In Missouri, the American Civil Liberties Union has withdrawn legal action seeking to stop the Franklin County Commission from offering invocations before its meetings. The ACLU had filed suit in federal district court last summer claiming that prayers amounted to an establishment of religion.
The ACLU initiated the lawsuit after sending a letter to the County Commission demanding that the commissioners halt the practice of offering invocations altogether, or failing to do so, limit the practice to “non-sectarian” prayers.
According to an article in the St. Louis Post-Dispatch, the ACLU had filed the lawsuit on behalf of an anonymous citizen.
Instead of backing down, the Franklin County Commission adopted a policy formalizing the procedures for prayer before Commission meetings. The new guidelines reflected recommendations from the Alliance Defending Freedom, the nation’s leading Christian legal defense firm. As you can imagine, though, any policy acceptable to the ACLU will necessarily force the government to invite prayers offered to false gods, pagan deities and perhaps even to satan.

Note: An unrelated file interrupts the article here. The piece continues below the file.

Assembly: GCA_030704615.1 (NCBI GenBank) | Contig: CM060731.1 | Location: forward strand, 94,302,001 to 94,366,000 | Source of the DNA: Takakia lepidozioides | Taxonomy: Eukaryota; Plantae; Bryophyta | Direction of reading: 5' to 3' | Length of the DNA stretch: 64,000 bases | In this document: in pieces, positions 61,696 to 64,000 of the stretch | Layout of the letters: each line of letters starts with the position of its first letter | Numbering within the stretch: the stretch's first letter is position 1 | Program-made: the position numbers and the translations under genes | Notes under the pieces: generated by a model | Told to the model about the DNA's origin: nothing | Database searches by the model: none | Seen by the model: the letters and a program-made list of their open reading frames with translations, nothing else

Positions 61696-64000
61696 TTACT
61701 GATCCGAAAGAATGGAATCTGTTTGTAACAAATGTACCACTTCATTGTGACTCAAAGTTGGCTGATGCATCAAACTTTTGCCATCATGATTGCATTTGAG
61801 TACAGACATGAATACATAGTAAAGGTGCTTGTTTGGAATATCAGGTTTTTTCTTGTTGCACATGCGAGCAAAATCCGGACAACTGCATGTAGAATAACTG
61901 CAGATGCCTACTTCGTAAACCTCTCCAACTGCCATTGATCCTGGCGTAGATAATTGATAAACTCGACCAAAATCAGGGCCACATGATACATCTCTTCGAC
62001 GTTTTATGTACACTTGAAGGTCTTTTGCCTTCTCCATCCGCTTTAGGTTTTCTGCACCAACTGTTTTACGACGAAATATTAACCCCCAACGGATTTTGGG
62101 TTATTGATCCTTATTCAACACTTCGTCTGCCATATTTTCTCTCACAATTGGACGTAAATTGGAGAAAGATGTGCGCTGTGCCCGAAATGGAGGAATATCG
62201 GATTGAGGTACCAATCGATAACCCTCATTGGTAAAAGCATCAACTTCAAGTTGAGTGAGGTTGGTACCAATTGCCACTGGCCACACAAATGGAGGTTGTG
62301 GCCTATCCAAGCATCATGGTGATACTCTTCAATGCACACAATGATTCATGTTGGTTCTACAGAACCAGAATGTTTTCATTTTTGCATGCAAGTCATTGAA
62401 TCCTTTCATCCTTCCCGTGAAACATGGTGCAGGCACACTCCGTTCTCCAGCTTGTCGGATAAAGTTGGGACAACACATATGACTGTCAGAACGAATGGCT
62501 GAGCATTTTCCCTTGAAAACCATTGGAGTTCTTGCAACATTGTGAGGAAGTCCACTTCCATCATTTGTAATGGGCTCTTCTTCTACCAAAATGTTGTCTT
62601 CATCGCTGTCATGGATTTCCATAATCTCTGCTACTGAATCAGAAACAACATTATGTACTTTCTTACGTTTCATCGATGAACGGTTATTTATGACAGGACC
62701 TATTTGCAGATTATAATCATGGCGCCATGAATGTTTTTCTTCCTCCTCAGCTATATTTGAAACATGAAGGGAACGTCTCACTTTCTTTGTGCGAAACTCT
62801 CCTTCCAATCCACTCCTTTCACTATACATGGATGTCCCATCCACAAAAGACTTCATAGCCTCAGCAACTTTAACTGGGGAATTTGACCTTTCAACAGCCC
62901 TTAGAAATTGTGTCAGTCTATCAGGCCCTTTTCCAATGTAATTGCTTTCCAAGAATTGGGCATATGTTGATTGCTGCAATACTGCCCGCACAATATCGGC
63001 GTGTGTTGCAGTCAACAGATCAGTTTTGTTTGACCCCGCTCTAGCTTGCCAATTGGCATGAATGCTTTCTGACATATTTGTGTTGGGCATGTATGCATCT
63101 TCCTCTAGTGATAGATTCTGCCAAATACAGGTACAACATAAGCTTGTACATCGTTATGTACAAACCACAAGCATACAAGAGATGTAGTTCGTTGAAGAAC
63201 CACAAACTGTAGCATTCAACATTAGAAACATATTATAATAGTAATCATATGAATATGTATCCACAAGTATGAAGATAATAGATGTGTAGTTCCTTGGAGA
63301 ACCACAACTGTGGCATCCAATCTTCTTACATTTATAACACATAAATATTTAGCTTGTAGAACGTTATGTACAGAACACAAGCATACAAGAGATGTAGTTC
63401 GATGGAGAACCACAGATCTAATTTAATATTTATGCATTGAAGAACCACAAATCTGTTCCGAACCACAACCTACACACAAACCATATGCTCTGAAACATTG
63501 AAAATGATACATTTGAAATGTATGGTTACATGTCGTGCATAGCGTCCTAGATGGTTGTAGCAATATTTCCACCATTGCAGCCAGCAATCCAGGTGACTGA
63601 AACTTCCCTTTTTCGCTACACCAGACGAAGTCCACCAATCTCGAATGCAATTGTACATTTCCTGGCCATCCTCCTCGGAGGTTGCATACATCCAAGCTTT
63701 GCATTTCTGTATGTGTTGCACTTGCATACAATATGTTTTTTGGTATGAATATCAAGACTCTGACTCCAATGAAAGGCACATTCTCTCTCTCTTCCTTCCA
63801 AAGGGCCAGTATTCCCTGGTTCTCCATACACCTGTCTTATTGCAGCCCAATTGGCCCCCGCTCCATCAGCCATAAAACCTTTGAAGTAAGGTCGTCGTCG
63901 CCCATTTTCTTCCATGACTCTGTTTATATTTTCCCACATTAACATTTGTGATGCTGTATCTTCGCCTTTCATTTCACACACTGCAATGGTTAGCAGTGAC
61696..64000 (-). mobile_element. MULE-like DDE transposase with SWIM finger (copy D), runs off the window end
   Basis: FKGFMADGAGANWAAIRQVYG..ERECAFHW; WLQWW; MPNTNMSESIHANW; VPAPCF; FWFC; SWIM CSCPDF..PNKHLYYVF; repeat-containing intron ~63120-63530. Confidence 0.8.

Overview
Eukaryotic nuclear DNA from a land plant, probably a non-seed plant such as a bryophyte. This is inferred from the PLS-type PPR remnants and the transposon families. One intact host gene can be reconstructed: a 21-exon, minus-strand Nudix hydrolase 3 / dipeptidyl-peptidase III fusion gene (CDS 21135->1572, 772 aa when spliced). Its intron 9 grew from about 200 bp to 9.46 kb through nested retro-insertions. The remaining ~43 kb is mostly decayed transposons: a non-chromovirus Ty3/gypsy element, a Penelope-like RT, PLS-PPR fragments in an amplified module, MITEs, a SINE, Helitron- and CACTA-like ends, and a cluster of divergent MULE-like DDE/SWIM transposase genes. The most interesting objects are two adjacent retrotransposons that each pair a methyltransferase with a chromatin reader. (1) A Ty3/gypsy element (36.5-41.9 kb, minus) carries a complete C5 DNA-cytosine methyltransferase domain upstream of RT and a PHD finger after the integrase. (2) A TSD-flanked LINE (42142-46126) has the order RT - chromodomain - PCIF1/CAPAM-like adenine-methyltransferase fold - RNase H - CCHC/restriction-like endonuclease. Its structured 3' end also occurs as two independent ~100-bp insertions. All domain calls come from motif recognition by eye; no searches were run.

With the new policy, volunteers will be asked to pray without regard to their religious views. The Post-Dispatch article says, “volunteers can’t use the opportunity to proselytize or disparage other faiths. If they do, they’ll be banned from praying publicly in the future.”
A blog entry posted by Franklin County Democrats speculates the Presiding Commissioner agreed to the new policy because he “seems to be banking on the idea that most people on those sign up sheets will be offering Christian prayers. He may regret that.”
The ACLU stands ready to proceed with litigation if only Christian prayers are offered in the future.
John 14:6 (NKJV):
Jesus said to him, “I am the way, the truth, and the life. No one comes to the Father except through Me.”
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